By Jim Schutze
By Rachel Watts
By Lauren Drewes Daniels
By Anna Merlan
By Lee Escobedo
Editor's note: For more wit and wisdom from erstwhile DISD trustee Don Venable, see this week's News section.
She's not that crazy
Laura Miller for the school board!
One lucky kid
I just finished reading "The wrong man" [January 7], and it garners all types of emotions: sadness, anger, frustration, and pity for a country, state, city. It's a perfect example of African-American justice in America: "guilty until proven innocent," and sorry for the poor suckers who can't afford competent and responsible legal counsel, which most can't.
This is one lucky kid, but he will be forever scarred by this incident. He will be stigmatized and denied opportunities if he tries to attain the great American dream. Welcome to the real America--as seen through the eyes of older, informed African-Americans who are not victims of integration. The ones who clearly understand what it really means to be black in America.
Hopefully, Mr. Jolly has a store of inner strength, because he's going to need it to move forward. But it can be done, and I pray he'll succeed. It makes me sad that history and struggle have not made a difference in the attitudes in this country. Something of this magnitude should weigh on the conscience of America.
While Mr. [Arch] McColl can be praised for his actions (don't misunderstand--I am glad this kid got a break, it happens to so few), I wonder if he would have taken the case if he thought there might be a doubt about his innocence. It's a well-known fact in the African-American community that if you can't afford an attorney, you are probably going to jail. It's appalling this kid had to sit in jail, but I know it happens every day while careers are made on the misery of others.
I can thank the Dallas Observer for going on record with all the facts of the case, and maybe it will help this young man as he tries to move through life. Perhaps someone will give him a chance to prove his worth and value as a human being.
Nickiolas Jolly, keep your head up. We all have our burdens to carry, but the making of true character is how you carry the load. Never doubt there are a lot of people who are waiting for you to fall, but make fools of them all.
Kudos to the Observer once again--the only real source of journalism in DFW with the guts to tell it like it is. Great story on the wrongful incarceration of Nick Jolly. Sickening to read about John Vance's philosophy to indict anything and everything. But this should not come as a surprise from Dallas County. Remember Randall Adams, Joyce Ann Brown, and oh, yes...Darlie Routier. Keep up the good work, Observer.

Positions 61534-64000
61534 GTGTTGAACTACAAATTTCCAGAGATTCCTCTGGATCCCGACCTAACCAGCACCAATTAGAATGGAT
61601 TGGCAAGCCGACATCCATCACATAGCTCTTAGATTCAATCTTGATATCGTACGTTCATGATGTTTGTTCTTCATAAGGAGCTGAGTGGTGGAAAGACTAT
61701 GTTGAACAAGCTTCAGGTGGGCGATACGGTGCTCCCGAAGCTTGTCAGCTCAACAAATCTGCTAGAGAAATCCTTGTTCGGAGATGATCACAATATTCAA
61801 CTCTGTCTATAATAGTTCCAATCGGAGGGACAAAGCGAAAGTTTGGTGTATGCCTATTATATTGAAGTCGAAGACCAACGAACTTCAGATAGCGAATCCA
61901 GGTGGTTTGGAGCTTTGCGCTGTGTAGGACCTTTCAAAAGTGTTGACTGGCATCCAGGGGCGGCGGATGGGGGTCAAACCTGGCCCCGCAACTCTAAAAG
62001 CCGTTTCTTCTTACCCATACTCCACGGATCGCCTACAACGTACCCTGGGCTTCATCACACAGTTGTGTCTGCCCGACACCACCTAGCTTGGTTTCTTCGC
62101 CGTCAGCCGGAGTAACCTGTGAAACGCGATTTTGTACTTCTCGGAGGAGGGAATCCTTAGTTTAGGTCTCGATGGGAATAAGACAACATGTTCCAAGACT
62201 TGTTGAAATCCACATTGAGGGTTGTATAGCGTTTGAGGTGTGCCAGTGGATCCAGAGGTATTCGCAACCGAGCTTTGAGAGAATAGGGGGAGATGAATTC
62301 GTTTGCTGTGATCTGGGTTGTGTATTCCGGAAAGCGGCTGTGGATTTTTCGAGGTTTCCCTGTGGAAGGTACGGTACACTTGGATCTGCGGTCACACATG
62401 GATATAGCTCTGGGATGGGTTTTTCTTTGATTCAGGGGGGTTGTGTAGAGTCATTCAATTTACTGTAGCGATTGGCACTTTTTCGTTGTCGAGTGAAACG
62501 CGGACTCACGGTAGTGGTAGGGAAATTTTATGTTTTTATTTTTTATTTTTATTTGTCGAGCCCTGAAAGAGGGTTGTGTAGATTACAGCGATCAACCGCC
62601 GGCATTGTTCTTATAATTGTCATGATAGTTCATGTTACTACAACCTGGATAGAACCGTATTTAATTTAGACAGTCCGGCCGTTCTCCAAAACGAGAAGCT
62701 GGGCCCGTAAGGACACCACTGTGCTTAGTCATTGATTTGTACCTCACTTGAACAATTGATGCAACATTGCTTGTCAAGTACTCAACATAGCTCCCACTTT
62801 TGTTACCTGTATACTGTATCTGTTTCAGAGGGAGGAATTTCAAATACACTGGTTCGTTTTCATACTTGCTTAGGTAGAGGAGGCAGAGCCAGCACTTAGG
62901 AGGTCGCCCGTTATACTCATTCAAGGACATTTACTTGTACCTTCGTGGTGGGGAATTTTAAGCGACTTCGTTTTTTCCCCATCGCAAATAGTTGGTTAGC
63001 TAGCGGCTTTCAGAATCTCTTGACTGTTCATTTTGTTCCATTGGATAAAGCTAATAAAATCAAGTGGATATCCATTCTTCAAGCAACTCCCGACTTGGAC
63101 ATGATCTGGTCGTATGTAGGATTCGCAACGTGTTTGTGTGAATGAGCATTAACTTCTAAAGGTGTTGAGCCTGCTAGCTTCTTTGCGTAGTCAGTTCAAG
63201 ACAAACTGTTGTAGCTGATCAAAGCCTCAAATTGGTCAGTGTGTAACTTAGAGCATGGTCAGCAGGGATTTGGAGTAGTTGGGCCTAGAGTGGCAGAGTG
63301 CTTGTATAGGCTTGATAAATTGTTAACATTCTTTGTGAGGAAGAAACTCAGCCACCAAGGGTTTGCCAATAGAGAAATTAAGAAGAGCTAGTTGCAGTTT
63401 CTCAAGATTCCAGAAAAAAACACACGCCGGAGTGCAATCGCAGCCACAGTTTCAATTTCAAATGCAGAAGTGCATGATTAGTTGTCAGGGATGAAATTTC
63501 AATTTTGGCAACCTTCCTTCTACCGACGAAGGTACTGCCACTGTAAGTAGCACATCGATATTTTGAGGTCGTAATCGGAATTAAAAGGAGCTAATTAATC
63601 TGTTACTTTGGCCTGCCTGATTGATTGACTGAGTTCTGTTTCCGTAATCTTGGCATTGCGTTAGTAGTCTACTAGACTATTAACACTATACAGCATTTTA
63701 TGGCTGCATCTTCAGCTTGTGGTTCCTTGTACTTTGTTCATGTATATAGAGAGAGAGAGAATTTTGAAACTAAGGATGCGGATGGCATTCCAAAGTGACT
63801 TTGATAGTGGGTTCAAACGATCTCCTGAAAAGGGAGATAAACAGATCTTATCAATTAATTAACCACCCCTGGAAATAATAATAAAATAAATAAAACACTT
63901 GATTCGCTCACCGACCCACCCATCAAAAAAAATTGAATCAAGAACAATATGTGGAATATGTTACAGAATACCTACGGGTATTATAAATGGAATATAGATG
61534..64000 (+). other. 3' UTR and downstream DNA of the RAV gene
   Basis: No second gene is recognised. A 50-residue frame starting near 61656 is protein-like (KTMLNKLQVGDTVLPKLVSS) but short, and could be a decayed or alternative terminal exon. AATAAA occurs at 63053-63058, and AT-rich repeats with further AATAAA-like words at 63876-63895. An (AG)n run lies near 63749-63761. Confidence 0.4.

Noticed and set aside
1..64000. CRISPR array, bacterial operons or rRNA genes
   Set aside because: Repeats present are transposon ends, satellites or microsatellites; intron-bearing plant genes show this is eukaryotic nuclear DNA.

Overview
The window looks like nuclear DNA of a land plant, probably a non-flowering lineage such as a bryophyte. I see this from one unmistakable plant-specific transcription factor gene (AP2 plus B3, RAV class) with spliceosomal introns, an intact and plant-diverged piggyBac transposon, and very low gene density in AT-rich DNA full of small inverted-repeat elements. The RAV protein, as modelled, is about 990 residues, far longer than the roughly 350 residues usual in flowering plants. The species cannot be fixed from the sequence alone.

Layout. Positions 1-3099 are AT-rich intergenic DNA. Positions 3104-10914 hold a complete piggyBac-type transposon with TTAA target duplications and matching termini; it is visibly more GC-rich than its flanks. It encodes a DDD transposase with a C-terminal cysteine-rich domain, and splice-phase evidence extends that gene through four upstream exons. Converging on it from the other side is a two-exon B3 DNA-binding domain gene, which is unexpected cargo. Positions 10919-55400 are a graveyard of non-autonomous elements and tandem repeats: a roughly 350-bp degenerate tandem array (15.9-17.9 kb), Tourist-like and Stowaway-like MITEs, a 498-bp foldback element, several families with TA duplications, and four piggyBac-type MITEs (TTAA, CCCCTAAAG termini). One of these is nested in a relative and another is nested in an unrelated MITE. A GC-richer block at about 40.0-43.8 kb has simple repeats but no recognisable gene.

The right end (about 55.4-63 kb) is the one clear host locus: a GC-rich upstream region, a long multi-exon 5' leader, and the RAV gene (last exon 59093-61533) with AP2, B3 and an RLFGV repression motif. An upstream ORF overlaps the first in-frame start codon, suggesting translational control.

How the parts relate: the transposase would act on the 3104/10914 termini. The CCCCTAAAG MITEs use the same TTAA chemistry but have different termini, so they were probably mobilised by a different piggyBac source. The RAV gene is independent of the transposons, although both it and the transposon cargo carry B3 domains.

Your article about Nickiolas Jolly should be read by everybody--it was tops. For your information, right now the Chicago Tribune is running a five-part article on prosecutorial misconduct, and it mentions Dallas' Randall Dale Adams case.
It's about time somebody exposed Bally Total Fitness' misleading sales tactics ["Hard body, hard sell," January 14]. In my experience, it was worse than buying a car. The reason you and I cannot get honest and up-front answers is buried deep in their all-important contract. Forget getting a price quote over the phone or even at the desk; you have to "come on in" and go through their machine, and for good reason.
Bally's "membership contract" is really a loan, just like a car loan, and it appears as an entry on your credit report at at least one of the big three bureaus. That's right. You don't "buy" memberships at Bally's, you have them extend you credit. My basic Fitness-B plan (opened in July '97 for the McKinney Avenue club only) was explained by "Buffy" in sales like this: "You put 100 bucks down on this $599 membership, and I'll throw in a $50 discount, so after state tax you'll pay $494.29. Your payments will be $17.68 a month for three years."
Here's what he didn't tell me: First and most important, I was really borrowing money and paying it back over time at quite a hefty interest rate. My "membership plan" was, in reality, a three-year personal loan with a principal of $494.29. At a 17.25 percent interest rate, my total interest was $142.19, plus my $100 down, which brought the grand total of my "super deal" $599 membership to $736.48!
Second, they failed to tell me that all membership plans have additional monthly "dues" not included in the loan. Mine were $5.50 a month plus tax, so my actual payments were $23.64 a month for three years, not the $17.68 Buffy quoted. And guess what happens after my three years are up? I've agreed to pay ("it's all right there in the contract, Mr. Tate") $10.50 a month for an additional year, then after that $10.50 a month indefinitely, subject to increases, of course. All too confusing? You bet.